Tuesday, July 01, 2008

Bulldozer Wanted

Remember a while back when I put up pictures of my workspace? I'm not going to do that today. I can't, because at this moment I can't see my workspace. What Vesuvius did to Pompeii, a month of heavy travel has done to my apartment.

All systems have broken down. The window box is beset with rigor mortis because I forgot to water it. The stack of knitting magazines and books has slid into a pile and begun to compost. Where the table was I now have a cairn built of yarn ball ends, orphaned double-pointed needles and junk mail that hasn't been shredded because the shredder is full. I opened the refrigerator and something inside wished me a good morning. I either have to clean up, or move out.

Cover BoyI am a disgrace to my very tidy grandmother, the one I wrote about for this month's PieceWork.* She was a housemaid for years. She taught me the importance of clean baseboards and scrubbed windowsills when I was only five years old. If she saw this living room she'd slap my eyebrows right off my face.

Before I begin to dig through the archaeological layers, I have to show you the little hoodie I made for Abigail. The pattern is the Baby's Neck Down Cardigan #982 by Diane Soucy, published by Knitting Pure and Simple. Me, I am a lover of the Knitting Pure and Simple patterns. They're well written, reasonably priced, fun to knit, and easily adapted.

I used Lorna's Laces Shepherd Worsted in the "Franklin's Panopticon" colorway and I think it looks well.

Hoodie in Use

Abigail tried it on and the fit is excellent, although she has quite long arms and so I'm going to rip back the cuffs and give her another inch or so of sleeve to allow for growth between now and fall, when she'll most likely wear this.

Panopticon Hoodie

I should mention that while Abigail was a very agreeable model, she wasn't inclined to follow my instructions to "Sit still for a second, honey." I understand now why the photos for so many baby knitting books are shot against an infinite white drop. I always figured it was because it looked airy and pure and innocent, but no. It must be out of practicality. You can just put the kid in the sweater, chuck her on the floor under the lights, and follow her around shooting madly while she crawls and wiggles and so forth. Very sensible.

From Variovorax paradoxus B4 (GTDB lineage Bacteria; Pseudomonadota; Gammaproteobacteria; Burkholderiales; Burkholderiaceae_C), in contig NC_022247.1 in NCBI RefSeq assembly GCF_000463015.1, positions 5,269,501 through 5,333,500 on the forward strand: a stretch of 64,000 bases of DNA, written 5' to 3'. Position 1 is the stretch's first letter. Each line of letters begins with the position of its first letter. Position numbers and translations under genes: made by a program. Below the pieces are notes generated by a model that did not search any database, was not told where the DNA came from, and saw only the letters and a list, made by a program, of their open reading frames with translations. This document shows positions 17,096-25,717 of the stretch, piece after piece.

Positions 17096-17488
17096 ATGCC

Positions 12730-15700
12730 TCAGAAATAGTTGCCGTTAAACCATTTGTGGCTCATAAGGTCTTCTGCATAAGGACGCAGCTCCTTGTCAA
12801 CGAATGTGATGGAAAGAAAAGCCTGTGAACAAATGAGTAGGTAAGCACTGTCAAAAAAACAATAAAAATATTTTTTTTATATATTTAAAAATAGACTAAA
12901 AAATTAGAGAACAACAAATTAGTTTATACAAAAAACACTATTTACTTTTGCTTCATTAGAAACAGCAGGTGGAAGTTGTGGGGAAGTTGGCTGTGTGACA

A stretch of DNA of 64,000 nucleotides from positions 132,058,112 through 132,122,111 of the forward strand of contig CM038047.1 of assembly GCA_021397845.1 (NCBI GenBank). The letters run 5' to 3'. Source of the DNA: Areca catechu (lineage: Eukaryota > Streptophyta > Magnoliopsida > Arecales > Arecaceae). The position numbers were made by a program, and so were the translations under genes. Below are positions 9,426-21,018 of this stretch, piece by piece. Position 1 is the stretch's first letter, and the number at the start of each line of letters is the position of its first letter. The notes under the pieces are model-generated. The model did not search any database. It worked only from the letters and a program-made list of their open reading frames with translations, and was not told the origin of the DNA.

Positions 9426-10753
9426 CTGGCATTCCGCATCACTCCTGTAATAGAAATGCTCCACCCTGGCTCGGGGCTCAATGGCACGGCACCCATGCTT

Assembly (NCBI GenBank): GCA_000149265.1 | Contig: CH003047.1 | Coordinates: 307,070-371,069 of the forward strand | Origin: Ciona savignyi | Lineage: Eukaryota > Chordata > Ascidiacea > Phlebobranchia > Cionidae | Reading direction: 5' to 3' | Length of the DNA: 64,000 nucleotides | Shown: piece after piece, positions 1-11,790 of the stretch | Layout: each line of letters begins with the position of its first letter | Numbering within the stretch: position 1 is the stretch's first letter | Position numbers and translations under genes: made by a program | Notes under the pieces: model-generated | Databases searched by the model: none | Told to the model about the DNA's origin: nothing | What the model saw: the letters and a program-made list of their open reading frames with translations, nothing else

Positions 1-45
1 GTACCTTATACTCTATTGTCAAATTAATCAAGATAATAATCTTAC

Do you love the wee, colorful buttons, or what?

Finished Hoodie

This is my first piece with real buttonholes. I confess I did not follow the pattern's instructions, but instead used this one row version, adapted from a technique first published by the incomparable Maggie Righetti. It eliminated the need for marking the band with safety pins and all that tomfoolery.

I just picked up the band stitches, counted them, calculated proper button placement as taught long ago by Meg Swansen (thanks, Meg!) and knit them in. Maggie Righetti famously wrote that "Buttonholes Are Bastards" (it's a chapter title in Knitting in Plain English) but these four lined up like obedient little ducklings.

I bought the buttons at Loopy Yarns immediately upon my return from Indiana. And I do mean immediately. After an extended (five hours, as opposed to the usual three) ride on a Megabus full of drunk students and alumni from a certain university in the state of Ohio, Pride-bound gay guys throwing attitude,** and a flock of evangelists going to a revival who decided to have a hoot-n-holler hymn-sing en route, I decided it would be a good idea to inhale yarn fumes and calm down before I killed somebody.